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Topic: Relationships of instrument sensitivity-Gas Chromatography  (Read 11387 times)

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Offline mercury

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Relationships of instrument sensitivity-Gas Chromatography
« on: August 19, 2007, 12:01:29 AM »
What is the explanation behind sensitivity of the intrument and the results we obtain from it?If the intruments calibrates on high sensitivity, are we expecting high or low bias results?What is the relationship between sensitivity and the result of samples obtained?

Offline Mr Peanut

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Re: Relationships of instrument sensitivity-Gas Chromatography
« Reply #1 on: August 20, 2007, 01:55:05 PM »
Sensitivity refers to the lowest concentration at which the technique is an effective measurement method. It is the concept behind the parameter of minimum detection limit (mdl).

Measurements made at or near the mdl are inherently imprecise. In fact, one common method for calculating the mdl is based on precision measurements at low levels (see 40 CFR 136 appendices).

Bias refers to a method's (or a method's implementation's) tendency to shift results above or below "actual" or "true" value. The concept is not necessarily related to sensitivity.


Sensitivity and "result" have an ambiguous relationship but the relationship between sensitivity and the result's precision and/or accuracy can be addressed, but only when the specifics of the analysis are presented to the addressor.

Offline mercury

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Re: Relationships of instrument sensitivity-Gas Chromatography
« Reply #2 on: August 21, 2007, 05:21:50 AM »
In that case for an example,if the calibration for my GC gives LOW detection results for the calibration points(25ppm-500ppm)(in this case would be "peak area")..how will this affect my results of samples or Quality Control result?I need explanation on what's the significance in obtaining Low or High calibration sensitivity results.

Offline Mr Peanut

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Re: Relationships of instrument sensitivity-Gas Chromatography
« Reply #3 on: August 21, 2007, 07:16:20 PM »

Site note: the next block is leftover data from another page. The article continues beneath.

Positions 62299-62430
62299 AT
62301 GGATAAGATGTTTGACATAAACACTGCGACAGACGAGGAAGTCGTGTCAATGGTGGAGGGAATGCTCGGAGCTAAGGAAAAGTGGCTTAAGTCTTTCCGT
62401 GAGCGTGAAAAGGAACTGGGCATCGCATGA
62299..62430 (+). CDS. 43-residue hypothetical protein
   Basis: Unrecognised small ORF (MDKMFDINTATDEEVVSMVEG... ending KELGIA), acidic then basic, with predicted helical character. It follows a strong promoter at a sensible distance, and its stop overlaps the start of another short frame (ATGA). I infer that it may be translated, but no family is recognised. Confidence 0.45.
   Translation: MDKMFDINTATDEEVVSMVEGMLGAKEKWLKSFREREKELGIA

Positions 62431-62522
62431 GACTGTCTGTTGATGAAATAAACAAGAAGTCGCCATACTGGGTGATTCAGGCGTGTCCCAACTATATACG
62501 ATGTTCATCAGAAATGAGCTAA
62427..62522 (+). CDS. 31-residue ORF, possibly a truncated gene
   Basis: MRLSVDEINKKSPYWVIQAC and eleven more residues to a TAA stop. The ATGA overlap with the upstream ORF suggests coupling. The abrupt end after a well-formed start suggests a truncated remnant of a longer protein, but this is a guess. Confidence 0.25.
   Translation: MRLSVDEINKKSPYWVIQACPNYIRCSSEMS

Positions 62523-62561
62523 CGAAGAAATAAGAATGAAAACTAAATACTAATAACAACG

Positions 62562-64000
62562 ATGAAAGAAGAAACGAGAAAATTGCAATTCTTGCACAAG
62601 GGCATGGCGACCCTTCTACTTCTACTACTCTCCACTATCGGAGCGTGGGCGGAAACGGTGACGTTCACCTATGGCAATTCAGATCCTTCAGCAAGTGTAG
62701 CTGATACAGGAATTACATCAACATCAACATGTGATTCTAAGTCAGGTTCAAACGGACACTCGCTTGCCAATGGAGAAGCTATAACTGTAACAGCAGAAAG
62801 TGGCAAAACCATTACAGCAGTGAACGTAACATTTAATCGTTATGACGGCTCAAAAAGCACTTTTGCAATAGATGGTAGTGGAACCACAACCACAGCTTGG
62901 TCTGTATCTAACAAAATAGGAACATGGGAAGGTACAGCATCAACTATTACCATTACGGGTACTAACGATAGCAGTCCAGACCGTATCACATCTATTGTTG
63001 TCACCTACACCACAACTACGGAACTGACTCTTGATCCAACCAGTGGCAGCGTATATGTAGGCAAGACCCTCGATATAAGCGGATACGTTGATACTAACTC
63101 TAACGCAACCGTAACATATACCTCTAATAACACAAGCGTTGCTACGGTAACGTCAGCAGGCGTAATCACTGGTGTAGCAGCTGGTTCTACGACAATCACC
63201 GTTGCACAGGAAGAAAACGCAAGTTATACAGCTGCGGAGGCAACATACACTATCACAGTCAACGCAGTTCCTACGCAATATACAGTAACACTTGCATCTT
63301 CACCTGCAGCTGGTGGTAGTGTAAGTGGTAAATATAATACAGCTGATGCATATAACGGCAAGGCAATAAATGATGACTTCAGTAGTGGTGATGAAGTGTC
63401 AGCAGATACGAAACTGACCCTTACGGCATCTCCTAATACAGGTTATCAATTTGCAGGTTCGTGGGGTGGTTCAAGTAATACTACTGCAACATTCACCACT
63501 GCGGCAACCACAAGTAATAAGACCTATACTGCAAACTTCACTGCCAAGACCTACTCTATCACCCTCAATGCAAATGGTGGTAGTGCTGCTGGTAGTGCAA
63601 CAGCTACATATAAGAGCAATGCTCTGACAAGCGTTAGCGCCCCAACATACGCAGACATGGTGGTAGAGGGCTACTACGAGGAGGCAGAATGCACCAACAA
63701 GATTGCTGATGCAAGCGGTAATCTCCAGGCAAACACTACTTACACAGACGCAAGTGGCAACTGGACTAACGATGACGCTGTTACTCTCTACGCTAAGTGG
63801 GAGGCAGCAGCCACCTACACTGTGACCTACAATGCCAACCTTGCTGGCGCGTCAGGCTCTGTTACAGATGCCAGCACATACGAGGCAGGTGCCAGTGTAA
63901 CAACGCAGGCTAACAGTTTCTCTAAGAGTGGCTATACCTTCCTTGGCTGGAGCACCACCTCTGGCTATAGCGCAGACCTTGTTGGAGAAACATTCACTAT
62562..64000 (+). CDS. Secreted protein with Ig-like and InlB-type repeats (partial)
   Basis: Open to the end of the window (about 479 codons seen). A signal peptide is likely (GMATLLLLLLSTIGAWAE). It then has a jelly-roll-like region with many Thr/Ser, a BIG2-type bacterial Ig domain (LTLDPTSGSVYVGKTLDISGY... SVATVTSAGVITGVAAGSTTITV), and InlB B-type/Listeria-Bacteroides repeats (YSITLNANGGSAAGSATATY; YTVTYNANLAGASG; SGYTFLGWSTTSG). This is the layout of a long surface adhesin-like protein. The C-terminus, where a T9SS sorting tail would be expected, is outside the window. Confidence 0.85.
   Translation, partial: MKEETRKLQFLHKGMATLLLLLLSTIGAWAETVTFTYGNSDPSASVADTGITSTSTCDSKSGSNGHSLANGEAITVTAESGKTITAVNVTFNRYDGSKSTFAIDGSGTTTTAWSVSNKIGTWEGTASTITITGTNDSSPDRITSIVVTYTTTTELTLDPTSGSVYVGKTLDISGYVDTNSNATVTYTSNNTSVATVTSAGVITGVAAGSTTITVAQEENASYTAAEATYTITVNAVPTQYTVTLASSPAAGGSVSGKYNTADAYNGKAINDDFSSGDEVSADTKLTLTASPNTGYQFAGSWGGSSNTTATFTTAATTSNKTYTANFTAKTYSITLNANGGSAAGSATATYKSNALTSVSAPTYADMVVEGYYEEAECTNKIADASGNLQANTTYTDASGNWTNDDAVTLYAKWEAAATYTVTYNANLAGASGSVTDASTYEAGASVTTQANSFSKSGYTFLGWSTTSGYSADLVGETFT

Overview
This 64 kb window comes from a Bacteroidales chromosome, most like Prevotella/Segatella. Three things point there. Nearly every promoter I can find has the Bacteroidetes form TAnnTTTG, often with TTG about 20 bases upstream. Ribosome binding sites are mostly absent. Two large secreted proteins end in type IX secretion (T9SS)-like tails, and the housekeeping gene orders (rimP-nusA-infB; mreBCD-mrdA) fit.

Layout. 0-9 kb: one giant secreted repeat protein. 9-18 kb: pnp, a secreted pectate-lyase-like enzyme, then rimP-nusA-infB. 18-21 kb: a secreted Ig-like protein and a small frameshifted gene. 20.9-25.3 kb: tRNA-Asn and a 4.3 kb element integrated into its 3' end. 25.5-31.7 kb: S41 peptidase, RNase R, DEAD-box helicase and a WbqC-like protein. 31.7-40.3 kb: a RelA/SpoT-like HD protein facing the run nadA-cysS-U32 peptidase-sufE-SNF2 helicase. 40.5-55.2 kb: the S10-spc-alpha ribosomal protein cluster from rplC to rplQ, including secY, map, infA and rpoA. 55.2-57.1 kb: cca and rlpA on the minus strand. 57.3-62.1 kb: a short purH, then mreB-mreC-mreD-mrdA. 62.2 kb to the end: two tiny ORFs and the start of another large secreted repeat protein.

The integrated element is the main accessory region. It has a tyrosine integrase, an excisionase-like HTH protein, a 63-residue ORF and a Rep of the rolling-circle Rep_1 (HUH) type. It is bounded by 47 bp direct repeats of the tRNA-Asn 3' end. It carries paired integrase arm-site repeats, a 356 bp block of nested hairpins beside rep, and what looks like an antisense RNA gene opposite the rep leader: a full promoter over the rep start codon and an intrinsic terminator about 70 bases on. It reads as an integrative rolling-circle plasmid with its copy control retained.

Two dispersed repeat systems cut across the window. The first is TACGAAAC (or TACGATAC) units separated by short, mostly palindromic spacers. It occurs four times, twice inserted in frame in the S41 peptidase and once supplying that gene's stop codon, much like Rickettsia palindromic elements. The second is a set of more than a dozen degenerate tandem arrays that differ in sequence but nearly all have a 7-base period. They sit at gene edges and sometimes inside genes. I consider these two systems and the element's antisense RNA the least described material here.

mercury,

What do you mean by "LOW detection results"? If you mean the areas obtained for the lower calibration points were lower than they should have been then your calibration will be in error.

If your calibration function is a line then the line will be in error. If it is a curve then the lower end will be a curve.

You see, there are too many ifs here.

Offline mercury

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Re: Relationships of instrument sensitivity-Gas Chromatography
« Reply #4 on: August 22, 2007, 03:39:09 AM »
"low detection area" meaning in each calibration point gives a low area value (this shows the GC is working on low sensitivity right?) As for the calibration line, I still get a straight line graph because all the points are in the Low bias area values. It will not produce any error. For an example:

25ppm=300 (area value)
50ppm=600
150ppm=1800
200ppm=2400

but, the week after that, after re-calibration,my results are
25ppm=500 (area value)
50ppm=1000
150ppm=3000
200ppm=4000

As you can see, both calibrations with give a nice straight line... so how are this two calibrations affecting my results precision and quality control or spike sample results? You know any websites that explain this?
« Last Edit: August 22, 2007, 03:50:51 AM by Borek »

Offline Mr Peanut

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Re: Relationships of instrument sensitivity-Gas Chromatography
« Reply #5 on: August 22, 2007, 06:38:59 PM »
OK, I understand now, your overall response has deteriorated. The question is why. If there is a leak then precision and accuracy could be a problem. But you say you get a straight line for the calibration indicating, perhaps, a dirty detector or a change in detector settings which has reduced sensitivity. These changes shouldn’t adversely affect accuracy or precision provided all of your readings are in the linear range defined by the calibration. (Always beware of readings near the lower end of the line because they may have a low signal to noise ratio.) To be sure you can always perform a precision and accuracy study.

I know of no website that goes into calibration troubleshooting effectively.

Offline Mr Peanut

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Re: Relationships of instrument sensitivity-Gas Chromatography
« Reply #6 on: August 22, 2007, 08:55:44 PM »
Sorry, I had to run out. But I'm back now.

You see, if your loss of sensitivity is consistent it will be the same for all standards, samples, blanks, and QC samples. So, again, the QC sample results will not be biased. Something is going on though and you should look into it.

If your applications are environmental in nature there are some guidelines you can use in qualifying data. see:
http://yosemite.epa.gov/r10/oea.nsf/Quality+Assurance/Main

.

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